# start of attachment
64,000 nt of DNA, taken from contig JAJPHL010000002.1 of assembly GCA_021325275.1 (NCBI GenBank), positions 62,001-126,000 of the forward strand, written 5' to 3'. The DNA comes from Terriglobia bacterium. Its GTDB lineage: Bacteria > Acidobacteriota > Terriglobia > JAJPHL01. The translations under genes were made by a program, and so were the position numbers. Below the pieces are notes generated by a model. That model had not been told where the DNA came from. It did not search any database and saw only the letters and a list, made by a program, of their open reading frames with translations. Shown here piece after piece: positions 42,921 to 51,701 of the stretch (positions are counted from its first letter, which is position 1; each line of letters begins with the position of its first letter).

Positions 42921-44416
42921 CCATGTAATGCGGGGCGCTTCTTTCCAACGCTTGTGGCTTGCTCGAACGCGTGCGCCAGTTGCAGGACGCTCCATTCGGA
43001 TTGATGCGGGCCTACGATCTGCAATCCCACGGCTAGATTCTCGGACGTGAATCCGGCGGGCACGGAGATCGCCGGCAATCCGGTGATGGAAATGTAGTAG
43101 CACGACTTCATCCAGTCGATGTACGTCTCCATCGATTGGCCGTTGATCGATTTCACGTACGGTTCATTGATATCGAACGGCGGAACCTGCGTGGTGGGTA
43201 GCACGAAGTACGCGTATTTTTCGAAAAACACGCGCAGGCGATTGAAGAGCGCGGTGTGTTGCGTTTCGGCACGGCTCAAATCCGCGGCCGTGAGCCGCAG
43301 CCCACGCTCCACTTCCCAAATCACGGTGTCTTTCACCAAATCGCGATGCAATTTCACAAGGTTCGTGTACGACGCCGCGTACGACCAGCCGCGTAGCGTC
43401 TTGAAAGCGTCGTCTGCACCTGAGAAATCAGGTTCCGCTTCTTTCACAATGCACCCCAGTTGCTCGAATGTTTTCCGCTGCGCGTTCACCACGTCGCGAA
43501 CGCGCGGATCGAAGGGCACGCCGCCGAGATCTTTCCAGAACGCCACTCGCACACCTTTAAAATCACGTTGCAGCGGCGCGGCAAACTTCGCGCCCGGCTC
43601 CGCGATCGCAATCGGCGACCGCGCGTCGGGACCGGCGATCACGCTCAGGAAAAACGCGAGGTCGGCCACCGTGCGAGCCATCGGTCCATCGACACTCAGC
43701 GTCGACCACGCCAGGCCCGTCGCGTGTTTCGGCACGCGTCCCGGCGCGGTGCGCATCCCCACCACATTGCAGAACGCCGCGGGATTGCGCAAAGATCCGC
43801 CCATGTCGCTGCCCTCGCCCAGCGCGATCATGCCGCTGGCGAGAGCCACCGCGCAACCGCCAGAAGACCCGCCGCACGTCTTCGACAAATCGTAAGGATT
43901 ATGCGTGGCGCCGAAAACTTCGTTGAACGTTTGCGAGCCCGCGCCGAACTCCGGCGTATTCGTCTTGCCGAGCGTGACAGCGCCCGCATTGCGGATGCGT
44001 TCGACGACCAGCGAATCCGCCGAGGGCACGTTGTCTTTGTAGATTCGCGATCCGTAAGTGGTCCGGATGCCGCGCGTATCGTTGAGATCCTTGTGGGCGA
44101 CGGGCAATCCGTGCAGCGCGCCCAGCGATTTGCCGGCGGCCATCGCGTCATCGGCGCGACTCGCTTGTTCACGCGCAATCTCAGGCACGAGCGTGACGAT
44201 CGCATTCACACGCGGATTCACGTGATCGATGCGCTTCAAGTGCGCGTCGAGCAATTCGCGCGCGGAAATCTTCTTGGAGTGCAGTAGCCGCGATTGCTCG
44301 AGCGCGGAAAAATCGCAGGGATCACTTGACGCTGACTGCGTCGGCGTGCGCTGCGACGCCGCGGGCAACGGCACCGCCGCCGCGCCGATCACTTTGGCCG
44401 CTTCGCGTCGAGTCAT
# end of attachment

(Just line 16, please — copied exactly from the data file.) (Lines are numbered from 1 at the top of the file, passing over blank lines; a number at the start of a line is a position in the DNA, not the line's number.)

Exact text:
44201 CGCATTCACACGCGGATTCACGTGATCGATGCGCTTCAAGTGCGCGTCGAGCAATTCGCGCGCGGAAATCTTCTTGGAGTGCAGTAGCCGCGATTGCTCG